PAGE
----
Individuals With Disabilities Who Are in the Workforce: Interview with Jacob Huff

It’s been a few months since we interviewed individuals with disabilities in the workforce for our blog, and I can think of no better person to bring them back than with Jacob Huff.  I’ve known Jacob for over ten years, and he’s one of my best friends. He has grown so much since I met him, and I’m proud to call him my friend.

Tell me a bit about yourself, what you enjoy doing in your free time, and your disability. 

I currently live in Beavercreek Ohio.  I graduated from Centerville High School in 2013 and started attending Wright State University in the fall of 2013.  I am active in my church where I have participated in leadership roles for Vacation Bible School, volunteered in their food pantry, (First Dawn Food Pantry), and I currently help facilitate the church’s Facebook live chats during their Sunday services.  I enjoy hanging out with my friends and family, going to live music events and other performing arts, working out/exercising, and singing. I have Cerebral Palsy, which affects the muscles and mobility in the body. It is a birth defect caused by a lack of oxygen in the brain at, or shortly after birth.  How it affects each person, including the severity depends on where the lack of oxygen occurred in the brain and how long it lasted.    

What do you do for a living?

I am a Licensed Social Worker at the Area Agency on Aging in Dayton [Ohio] working in their intake department.  

Why did you choose that job or career?

I decided to become a Social Worker because I want to devote my career to helping others.  Having a disability, there were many times growing up where I wanted to help out, like doing things around the house or yard work, but couldn’t due to my physical limitations.  Becoming a social worker has allowed me to help many people from different walks of life by using my personal strengths and abilities.

What do you love about your job and what do you find difficult?

I love that I get to help and impact so many lives each and every day.  The workload can be challenging at times, but it’s a great thing because that means that people know about our agency and are actively seeking help when they need it.  It’s great to see the amount self-advocacy I encounter each day.

What’s your favorite memory of your career so far? What are you most proud of?

My favorite memory so far would have to be going up main street in downtown Dayton to go to work on my first day.  Seeing the building as I was approaching it made me think of everything it took to get to that point.  It not only is my first job as a social worker, but it is my very first job ever. It is a very special moment I’ll never forget.  I am proud of how much I have grown as a professional in the short amount of time I have been working. I started the job on June 10 of 2019.  Granted in the social work field and life in general, there is always something new to learn and the learning process is life long. However, for only been working there for 6 months, I have much more confidence in myself working in the field than I ever have.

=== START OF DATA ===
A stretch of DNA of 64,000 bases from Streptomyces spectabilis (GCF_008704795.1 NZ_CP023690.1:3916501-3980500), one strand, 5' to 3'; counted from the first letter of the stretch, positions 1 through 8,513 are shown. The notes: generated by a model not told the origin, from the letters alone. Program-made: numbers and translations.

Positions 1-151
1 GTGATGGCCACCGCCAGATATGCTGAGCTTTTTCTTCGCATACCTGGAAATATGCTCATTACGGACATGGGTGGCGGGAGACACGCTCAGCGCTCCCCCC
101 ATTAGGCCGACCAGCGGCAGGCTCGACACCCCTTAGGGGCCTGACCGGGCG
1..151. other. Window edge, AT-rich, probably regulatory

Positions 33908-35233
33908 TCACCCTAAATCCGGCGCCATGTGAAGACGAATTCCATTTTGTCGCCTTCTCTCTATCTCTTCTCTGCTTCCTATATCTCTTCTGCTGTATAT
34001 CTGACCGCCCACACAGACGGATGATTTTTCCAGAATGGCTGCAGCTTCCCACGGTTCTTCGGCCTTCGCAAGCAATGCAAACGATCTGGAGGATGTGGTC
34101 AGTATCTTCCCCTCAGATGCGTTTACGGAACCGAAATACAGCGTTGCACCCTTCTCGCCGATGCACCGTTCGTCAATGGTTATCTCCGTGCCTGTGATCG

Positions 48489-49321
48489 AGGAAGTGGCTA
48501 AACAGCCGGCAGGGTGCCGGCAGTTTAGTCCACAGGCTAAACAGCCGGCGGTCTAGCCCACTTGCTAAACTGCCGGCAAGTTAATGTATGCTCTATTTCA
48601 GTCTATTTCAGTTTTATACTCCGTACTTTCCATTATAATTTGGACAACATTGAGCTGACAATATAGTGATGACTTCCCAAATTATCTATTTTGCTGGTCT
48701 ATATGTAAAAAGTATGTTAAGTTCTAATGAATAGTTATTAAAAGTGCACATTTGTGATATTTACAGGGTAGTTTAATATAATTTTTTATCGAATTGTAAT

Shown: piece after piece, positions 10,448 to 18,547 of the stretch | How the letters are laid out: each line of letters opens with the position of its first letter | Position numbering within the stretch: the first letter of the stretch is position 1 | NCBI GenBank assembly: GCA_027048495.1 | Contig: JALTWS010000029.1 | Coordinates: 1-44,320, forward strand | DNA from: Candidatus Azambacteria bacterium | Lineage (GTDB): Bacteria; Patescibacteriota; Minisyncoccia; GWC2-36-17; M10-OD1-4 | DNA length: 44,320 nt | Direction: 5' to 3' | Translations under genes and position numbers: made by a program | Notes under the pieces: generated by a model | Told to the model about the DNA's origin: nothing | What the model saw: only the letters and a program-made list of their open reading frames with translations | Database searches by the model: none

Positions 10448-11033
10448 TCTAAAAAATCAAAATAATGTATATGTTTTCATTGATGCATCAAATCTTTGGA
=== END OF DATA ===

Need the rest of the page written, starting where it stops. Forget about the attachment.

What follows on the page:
Did you go to college? Where did you go?

I went to Wright State University from the fall of 2013 to the spring of 2018.

What kinds of accommodations did your college give you, both in and out of class?

I received extended time on tests, my textbooks in alternate format, and an out-of-class reader/writer.

What was job hunting like? Do you think your disability had any affect on your job hunt?

It took me 11 months to get employed.  I actively job searched for 15 to 20 hours a week looking for open positions, applying for jobs, and sending resumes.  I do believe my disability affected my job hunt. Since I cannot drive, there were many that I could not apply for because the hours were not compatible with getting reliable transportation, or because the position required doing home visits.  It would be unethical for someone to drive me to the appointments.

What accommodations does your workplace provide? 

I am very fortunate that my work place was already extremely accessible.  The desk in my cubicle already had the accommodation to raise or lower, so I was able to put the desk at a height that was ideal.  An accommodation my work and I did was put the intake mail slot at a height where I can reach it so I can put my outgoing mail in the correct slot independently. 

What are some things that make your job difficult, in relation to your disability?

I cannot think of anything other than having to be in my chair the entire day can sometimes be hard because it can make my body stiff and sometimes cramp up.  It is certainly an adjustment, but it is slowly getting better.

What advice would you give to someone with a disability who wants to go into your field?

The advice I would give is to have patience and persistence.  Many people with disabilities know what it is like to need help either from another person or entity like an agency or organization.  Because of this, a social worker with a disability has the opportunity to practice much empathy with their clients, which is something that is extremely valuable for the clients they will work with.

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